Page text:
Motivating students with ASD can be a difficult challenge. Many teens with autism have restricted interests and show little motivation in other areas outside of those interests. In addition, the strained social environment at school can further hinder individuals with ASD. However, through participating in meaningful learning and social experiences, they can successfully learn, grow, work, and play. There are several strategies that can best foster academic and social success, which include:
- Skill generalization and application
- Working in small groups
- Individualized educational programs
- Structure and consistency
- Visual and kinesthetic learning
- Clear communication
Emphasis on Skill Generalization and Application for Students with Autism Spectrum Disorder
While a student with ASD may be able to learn basic academic skills such as colors, shapes, numbers, and letters, it is important to generalize the application of skills such as math and reading. Though many students with ASD are excellent at learning facts, it can be difficult for them to generalize that information into more useful contexts. It can be a struggle to adapt what has been learned in one setting to real-life situations. Therefore, it is critical that parents and teachers to emphasize the relevance of information in relation to the real world.
Working in Small Groups Helps Teens with Autism Spectrum Disorder
Working one on one is sometimes necessary for students with ASD; however, they should be encouraged to work in small groups as often as possible to promote the development of social skills. Increased opportunities to practice social skills which can help generalize their interactions into the everyday world. Providing guided interactions in a small group setting will benefit students with ASD who have limited social and communication skills. Small groups should be composed of people encouraging and supporting individual efforts. This can promote opportunities for students to perform independently as opposed to reliant on others.
Individualized Educational Programs Help Students with Autism Spectrum Disorder
Because the symptoms and severity of ASD vary greatly, it is important than an individualized approach is implemented for every student with ASD. These individualized plans are commonly referred to as Individualized Educational Programs (IEP). An IEP includes a variety of goals and methods that will help the individual master skills. The right program will be tailored to the student’s needs that have been identified in a formal evaluation process. This will help teachers better understand the student’s disability and how that disability affects their learning process. Each child’s IEP should be based on short-term goals and objectives which are mutually agreed upon by teachers and parents. These goals can include objectives as simple as waiting one’s turn, speaking in public, and using tact when making comments and observations about others.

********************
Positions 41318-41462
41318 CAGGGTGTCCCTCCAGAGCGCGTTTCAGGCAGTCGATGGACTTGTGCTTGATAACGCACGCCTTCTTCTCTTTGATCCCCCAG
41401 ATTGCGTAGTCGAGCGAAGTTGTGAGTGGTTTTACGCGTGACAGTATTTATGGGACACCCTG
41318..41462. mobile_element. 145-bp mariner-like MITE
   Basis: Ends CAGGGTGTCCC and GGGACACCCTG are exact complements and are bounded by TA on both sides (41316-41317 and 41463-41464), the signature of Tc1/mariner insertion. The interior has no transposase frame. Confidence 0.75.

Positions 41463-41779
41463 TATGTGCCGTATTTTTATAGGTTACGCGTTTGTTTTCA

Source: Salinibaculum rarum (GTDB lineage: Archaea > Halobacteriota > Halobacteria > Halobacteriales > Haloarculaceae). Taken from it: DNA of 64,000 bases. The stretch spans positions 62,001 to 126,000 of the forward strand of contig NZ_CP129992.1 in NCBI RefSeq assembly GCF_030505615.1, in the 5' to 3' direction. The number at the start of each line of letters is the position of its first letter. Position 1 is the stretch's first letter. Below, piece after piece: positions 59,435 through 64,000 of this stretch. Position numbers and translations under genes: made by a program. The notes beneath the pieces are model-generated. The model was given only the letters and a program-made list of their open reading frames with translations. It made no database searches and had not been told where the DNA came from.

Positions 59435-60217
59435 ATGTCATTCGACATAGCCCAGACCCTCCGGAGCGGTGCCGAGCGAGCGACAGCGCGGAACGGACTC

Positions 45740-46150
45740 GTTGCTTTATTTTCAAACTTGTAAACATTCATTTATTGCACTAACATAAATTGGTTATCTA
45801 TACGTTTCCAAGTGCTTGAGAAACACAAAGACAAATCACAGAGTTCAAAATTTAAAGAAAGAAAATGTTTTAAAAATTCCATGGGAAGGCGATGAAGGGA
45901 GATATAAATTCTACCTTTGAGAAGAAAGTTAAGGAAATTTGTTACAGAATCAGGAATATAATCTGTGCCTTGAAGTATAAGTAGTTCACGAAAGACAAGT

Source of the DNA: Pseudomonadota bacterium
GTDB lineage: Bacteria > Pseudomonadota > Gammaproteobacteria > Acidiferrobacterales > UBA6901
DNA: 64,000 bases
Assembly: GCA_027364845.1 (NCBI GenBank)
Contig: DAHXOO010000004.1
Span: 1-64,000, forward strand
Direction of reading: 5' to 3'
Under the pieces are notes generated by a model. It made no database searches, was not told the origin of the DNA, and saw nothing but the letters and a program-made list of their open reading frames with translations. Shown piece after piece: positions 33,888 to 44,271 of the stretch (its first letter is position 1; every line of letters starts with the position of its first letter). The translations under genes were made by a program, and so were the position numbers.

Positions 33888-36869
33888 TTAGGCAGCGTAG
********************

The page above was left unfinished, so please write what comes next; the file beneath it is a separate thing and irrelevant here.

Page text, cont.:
When implementing any IEP, it is important keep in mind the individual’s strengths, weaknesses, and interests. Their unique interests can build the foundation for gradually expanding their interests and skill sets.
Furthermore, when teaching students with ASD new skills and information it is important to know many often have problems processing information presented too rapidly and can lead to feeling overwhelmed. When a student with ASD becomes overwhelmed, they may shut down, becoming disengaged and less responsive, further limiting their ability to understand and respond. It is important for parents and educators to give students with autism adequate of time to process and respond to the information that was said or requested.
Structure and Consistency is Essential for Teens with Autism Spectrum Disorder
Parents and educators can aid teens with ASD by creating a supportive and routine-based environment.Providing a predictable, consistent structure decreases stress, and fosters a sense of security, leading to an environment for optimal growth, learning, and generalization of skills.Providing dependable environments and methods satisfies and reassures the teen’s need for consistency, in addition to further building trust.
Visuals Help Teens with Autism Spectrum Disorder Learn
Increasingly, schools are integrating various learning styles, such as visual, kinesthetic, musical, mathematical, etc, into classrooms to reach beyond the auditory learner. Teens with ASD often learn best with the effective use of visual aids. Pairing clear and concise instructions with visual media engages the learner and improves memory of the material.Visual learning can also be incorporated with daily living skills, such as on a calendar to increase understanding of the sequence of events and activities planned of the day.
Clear Communication Helps Teens with Autism Spectrum Disorder Learn
Although their vocabulary may be extensive, individuals with ASD often have difficulties expressing themselves with words. They may need extra help learning to start a conversation, ask for help, and engage in interactive speech. Clear intentional communication models and can help in the learning of interpersonal effectiveness, a new skill or concept.
ASD can make it harder for a teen to fit in at a time in their lives when belonging is so important. However, with the right help, teens with ASD can overcome these differences and feel a part of their peer group.
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